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BY Dusty Bailey

I’ve been an educator for 16 years and a high school librarian for eight. I teach kids how to do research, so I know how to find stuff online. And that’s exactly what I did after my husband, Mark, was diagnosed with a rare skull base tumor called chordoma of the clivus last summer.

None of the doctors or specialists we saw here in Alabama could even tell us what it was, much less how to treat it. One thought it might be an...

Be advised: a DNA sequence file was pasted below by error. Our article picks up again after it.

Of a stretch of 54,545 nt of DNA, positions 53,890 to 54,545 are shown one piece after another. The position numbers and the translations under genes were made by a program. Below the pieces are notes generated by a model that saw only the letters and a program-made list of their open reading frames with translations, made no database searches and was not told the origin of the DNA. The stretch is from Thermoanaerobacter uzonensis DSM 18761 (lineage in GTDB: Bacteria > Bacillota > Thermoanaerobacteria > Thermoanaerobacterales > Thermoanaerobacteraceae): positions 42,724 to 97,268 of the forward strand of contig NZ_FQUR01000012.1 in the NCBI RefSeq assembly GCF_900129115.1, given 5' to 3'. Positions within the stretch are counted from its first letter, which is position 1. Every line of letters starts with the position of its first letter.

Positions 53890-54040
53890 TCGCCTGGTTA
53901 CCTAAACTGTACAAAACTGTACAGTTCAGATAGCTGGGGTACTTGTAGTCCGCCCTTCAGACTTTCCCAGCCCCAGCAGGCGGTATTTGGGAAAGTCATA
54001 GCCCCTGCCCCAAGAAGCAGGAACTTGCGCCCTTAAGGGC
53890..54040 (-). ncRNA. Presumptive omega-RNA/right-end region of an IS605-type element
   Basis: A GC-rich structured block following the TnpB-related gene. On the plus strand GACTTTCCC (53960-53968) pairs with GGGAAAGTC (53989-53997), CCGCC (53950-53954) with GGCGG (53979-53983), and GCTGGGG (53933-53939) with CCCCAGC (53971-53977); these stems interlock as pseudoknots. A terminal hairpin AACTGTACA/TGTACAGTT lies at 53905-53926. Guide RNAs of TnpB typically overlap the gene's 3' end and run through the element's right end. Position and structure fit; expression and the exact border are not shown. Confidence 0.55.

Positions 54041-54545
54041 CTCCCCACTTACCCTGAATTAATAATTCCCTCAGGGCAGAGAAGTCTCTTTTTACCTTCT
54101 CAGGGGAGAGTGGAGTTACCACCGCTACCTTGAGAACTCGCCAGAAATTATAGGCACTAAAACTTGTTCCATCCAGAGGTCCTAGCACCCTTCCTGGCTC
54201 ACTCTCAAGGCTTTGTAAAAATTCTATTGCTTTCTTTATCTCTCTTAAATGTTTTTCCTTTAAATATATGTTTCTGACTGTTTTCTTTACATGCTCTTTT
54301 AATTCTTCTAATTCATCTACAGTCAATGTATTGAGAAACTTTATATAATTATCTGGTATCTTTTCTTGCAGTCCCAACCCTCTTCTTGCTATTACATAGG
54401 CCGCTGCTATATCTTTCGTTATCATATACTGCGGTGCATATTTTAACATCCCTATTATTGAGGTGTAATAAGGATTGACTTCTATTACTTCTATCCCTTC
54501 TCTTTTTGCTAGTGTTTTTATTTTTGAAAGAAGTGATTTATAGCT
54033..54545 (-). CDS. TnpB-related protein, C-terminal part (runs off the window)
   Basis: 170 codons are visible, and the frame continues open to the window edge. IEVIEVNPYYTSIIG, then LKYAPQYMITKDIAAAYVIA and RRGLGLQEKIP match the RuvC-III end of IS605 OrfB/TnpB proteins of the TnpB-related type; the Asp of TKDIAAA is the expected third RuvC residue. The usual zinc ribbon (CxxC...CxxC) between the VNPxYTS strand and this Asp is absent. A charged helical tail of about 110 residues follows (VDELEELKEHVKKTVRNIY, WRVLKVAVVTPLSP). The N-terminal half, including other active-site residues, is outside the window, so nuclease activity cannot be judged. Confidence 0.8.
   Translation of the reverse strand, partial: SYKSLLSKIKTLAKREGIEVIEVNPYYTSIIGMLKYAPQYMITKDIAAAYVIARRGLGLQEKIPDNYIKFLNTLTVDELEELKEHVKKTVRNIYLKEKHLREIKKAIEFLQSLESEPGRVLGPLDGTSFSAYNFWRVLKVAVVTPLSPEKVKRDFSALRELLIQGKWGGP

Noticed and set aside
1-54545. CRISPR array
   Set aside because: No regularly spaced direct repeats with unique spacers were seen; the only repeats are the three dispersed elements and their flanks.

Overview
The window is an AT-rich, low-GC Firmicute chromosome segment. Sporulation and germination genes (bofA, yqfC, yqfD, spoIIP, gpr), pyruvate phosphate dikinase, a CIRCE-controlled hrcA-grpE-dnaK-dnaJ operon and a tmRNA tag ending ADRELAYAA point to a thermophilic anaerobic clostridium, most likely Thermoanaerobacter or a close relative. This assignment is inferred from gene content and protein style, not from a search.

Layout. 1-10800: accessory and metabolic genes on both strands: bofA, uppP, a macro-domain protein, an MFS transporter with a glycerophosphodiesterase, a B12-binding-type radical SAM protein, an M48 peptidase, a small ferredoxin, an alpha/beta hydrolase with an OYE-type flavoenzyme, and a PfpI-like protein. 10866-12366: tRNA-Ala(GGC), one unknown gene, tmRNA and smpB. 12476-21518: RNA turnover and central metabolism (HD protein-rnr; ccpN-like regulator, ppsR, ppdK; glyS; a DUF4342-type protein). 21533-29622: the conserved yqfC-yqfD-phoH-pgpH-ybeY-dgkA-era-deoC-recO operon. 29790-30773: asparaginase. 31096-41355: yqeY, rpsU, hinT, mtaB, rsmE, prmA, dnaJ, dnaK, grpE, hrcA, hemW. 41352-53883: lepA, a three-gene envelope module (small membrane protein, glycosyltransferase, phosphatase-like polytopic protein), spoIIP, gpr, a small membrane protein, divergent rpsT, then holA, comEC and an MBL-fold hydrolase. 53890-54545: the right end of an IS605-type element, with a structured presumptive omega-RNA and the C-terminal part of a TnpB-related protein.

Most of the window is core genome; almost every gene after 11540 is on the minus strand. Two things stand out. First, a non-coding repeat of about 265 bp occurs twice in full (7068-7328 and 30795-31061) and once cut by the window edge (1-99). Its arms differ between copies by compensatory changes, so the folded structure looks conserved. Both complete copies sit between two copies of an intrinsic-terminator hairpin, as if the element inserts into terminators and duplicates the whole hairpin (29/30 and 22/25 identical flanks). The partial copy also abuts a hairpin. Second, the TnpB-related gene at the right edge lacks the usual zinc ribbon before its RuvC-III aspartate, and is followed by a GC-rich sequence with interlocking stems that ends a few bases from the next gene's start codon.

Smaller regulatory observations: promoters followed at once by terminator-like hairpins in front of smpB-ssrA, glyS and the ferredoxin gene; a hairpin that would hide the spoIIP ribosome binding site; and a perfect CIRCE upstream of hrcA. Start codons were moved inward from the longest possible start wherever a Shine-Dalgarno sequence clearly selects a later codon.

Dusty Bailey with her son and husband, skull base tumor survivor Mark Bailey

BY Meagan Raeke

When you have a rare cancer that only affects one in a million people, it can be difficult to find the answers and information you need. That...

BY Hank Lech

As I reflect on my chordoma diagnosis, surgery and setbacks, I think back to my most recent surgery and smile. I remember Sujit Prabhu, M.D...

BY Hank Lech

Recently, I was reflecting on everything that had come up since my chordoma diagnosis and surgery.

In the process, I recalled the F I made on my very first exam in seminary. That F turned out to be something to be thankful for. It motivated me. I ended up doing well in the class and in my other classes.  

Could I be thankful for my cancer diagnosis, surgery and recovery, just as I had been thankful for the F?